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Silverman: In Battle Of Incomplete Coaches, Rex Has Edge Over Bears' Trestman

By Steve Silverman
» More Columns

Jets coach Rex Ryan has long been hailed as one of the top defensive experts in the game. The Jets are tops against the run in the NFL, and Ryan has been associated with hard-hitting, nasty and effective defenses throughout his career.

Bears coach Marc Trestman is known as the "Quarterback Whisperer" in Chicago. He is an offensive guru who helped take a plodding Bears offense and make it one of the most prolific in the game last year.

Trestman has been associated with progressive offensive teams throughout his coaching career in the NFL and the Canadian Football League. He often comes across as a bit of an odd duck due to his vocabulary and un-coach-like demeanor, but he knows how to move the football.

Ryan is not an offensive expert, and he's depending on Marty Mornhinweg to help the Jets put a representative offensive team on the field.

Trestman does not have a strong defensive reputation, and he is banking on Mel Tucker to help the Bears play respectable defense.

If Ryan and Trestman could meld into one individual coach – as in Jeff Goldblum and the drosophila in "The Fly" – you would have one brilliant football mind.

But that's not going to happen any time soon. Instead, both of these coaches may struggle to put together complete football teams for at least the first half of the season.

When the Jets and Bears get together Monday night at MetLife Stadium, these two imperfect teams should provide an excellent measuring stick for each other.

Ryan may be a lot closer to building a winning, competitive team with the Jets than his counterpart is capable of doing with the Bears.

Ryan understands that he is never going to put together an offense like the one Sean Payton has in New Orleans or Mike McCarthy has in Green Bay. But the Jets' offense is making progress. Most importantly, Geno Smith is improving at quarterback, and is giving the Jets a semblance of an attack. He is completing 65 percent of his passes, and that's a big improvement over the 55.8 percent from last year.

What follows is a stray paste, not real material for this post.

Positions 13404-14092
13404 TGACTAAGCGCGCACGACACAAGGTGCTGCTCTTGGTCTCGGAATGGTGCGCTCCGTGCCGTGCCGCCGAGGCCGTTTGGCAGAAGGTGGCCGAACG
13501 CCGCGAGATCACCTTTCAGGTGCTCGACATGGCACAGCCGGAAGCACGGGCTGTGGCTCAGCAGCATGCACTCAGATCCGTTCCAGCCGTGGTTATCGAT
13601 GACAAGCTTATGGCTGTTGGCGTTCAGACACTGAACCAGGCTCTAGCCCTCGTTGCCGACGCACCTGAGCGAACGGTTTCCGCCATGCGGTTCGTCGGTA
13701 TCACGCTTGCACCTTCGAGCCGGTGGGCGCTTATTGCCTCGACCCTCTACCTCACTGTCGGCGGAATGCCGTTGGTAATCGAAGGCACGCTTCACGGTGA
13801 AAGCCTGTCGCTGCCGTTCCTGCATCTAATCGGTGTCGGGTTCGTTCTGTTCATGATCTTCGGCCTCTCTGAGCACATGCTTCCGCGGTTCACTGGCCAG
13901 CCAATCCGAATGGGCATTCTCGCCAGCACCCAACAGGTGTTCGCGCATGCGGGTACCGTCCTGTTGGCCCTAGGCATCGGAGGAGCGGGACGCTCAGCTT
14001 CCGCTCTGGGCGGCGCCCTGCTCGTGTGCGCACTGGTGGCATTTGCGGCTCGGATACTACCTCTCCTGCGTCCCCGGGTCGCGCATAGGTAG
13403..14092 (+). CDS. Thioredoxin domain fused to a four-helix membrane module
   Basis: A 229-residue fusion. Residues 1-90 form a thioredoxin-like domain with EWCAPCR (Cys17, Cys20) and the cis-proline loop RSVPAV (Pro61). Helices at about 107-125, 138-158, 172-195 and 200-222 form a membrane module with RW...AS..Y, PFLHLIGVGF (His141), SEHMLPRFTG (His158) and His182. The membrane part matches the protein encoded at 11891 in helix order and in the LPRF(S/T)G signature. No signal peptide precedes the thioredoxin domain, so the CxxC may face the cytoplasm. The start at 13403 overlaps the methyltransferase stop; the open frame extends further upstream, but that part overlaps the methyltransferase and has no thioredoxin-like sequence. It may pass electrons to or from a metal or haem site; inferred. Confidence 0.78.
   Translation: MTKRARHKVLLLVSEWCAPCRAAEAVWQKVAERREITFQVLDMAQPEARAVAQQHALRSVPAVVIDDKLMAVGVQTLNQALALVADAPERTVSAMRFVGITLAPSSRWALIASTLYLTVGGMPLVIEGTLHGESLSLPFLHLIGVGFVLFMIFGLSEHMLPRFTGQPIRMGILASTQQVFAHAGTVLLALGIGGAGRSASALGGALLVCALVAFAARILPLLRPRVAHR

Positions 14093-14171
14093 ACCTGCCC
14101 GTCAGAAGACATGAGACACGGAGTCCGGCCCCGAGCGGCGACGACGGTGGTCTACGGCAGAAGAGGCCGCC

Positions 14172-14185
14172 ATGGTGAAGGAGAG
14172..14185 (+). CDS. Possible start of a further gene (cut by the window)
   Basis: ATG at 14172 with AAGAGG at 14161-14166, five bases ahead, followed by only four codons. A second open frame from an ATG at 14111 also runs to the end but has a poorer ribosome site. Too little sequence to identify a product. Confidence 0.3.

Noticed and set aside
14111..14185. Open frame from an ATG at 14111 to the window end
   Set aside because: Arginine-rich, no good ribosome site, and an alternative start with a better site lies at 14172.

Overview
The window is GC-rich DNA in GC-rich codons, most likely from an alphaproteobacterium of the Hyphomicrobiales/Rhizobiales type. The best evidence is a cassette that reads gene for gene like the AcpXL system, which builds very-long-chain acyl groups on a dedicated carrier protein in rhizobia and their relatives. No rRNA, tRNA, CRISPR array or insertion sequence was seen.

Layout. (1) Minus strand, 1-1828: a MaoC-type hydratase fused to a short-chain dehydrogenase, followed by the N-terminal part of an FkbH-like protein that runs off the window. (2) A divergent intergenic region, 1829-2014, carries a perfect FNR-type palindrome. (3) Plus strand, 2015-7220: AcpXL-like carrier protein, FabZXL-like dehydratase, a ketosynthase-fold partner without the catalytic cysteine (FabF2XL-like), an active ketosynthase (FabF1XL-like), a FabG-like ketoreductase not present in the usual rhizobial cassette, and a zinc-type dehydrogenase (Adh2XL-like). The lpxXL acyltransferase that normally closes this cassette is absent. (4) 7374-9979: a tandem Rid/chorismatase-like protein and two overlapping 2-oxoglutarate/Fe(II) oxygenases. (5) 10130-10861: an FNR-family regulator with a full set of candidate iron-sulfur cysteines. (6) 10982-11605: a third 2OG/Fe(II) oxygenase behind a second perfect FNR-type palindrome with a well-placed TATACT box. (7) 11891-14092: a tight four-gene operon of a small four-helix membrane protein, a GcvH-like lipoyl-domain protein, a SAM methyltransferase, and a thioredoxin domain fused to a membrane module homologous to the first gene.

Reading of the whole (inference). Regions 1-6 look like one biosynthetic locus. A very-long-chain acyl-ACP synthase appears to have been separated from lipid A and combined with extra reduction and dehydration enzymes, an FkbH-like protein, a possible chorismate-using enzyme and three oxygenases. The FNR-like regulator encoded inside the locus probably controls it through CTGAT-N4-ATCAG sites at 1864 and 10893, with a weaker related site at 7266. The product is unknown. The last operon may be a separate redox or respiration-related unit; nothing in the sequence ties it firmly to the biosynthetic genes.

While the sample size is small and there's no guarantee that it will continue, Smith has a much better supporting cast this season. Smith has top-drawer receiver in Eric Decker (hamstring) this year and an explosive running back in Chris Johnson.

Johnson's personality suggests that he is miscast as a running back. Johnson is a look-at-me guy, and therefore should have been a receiver. He is not interested in grinding out rushing attempts and gaining 105 yards on 30 carries. Johnson is breakaway speed demon, and he wants 18 carries for 200 yards.

Johnson may have a hard time sleeping Sunday night as he thinks about the Bears. They had the worst run defense in their history last year, and they may not be much better this year. Especially when you consider that the best run defender on their defensive line is Jeremiah Ratliff, and he suffered a concussion against San Francisco last week.

The Jets may be close to putting a decent offense on the field, but the Bears are a long way from a competent defense. Lance Briggs played in just nine games last year and has quite a bit of wear and tear on his body. He was awful in the season opener against Buffalo, but much better against the Niners in Week 2. All-Pro cornerback Charles "Peanut" Tillman is out for the season after rupturing his triceps muscle and his career may be at an end.

If Smith doesn't spit out the bit on the Monday night stage, he should be productive against the Bears. If Smith can have just a little bit of success, look for Johnson to strike it rich.

On the other side, the Bears offense may do some damage against the Jets, but not enough to help them get a win on the road.

This game is a chance for the Jets to get some redemption after blowing an 18-point lead in Green Bay.

The vote here is for Ryan having an advantage over Trestman. Neither man is a complete head coach, but Ryan's a lot closer to having a consistent team than his rival from Chicago.

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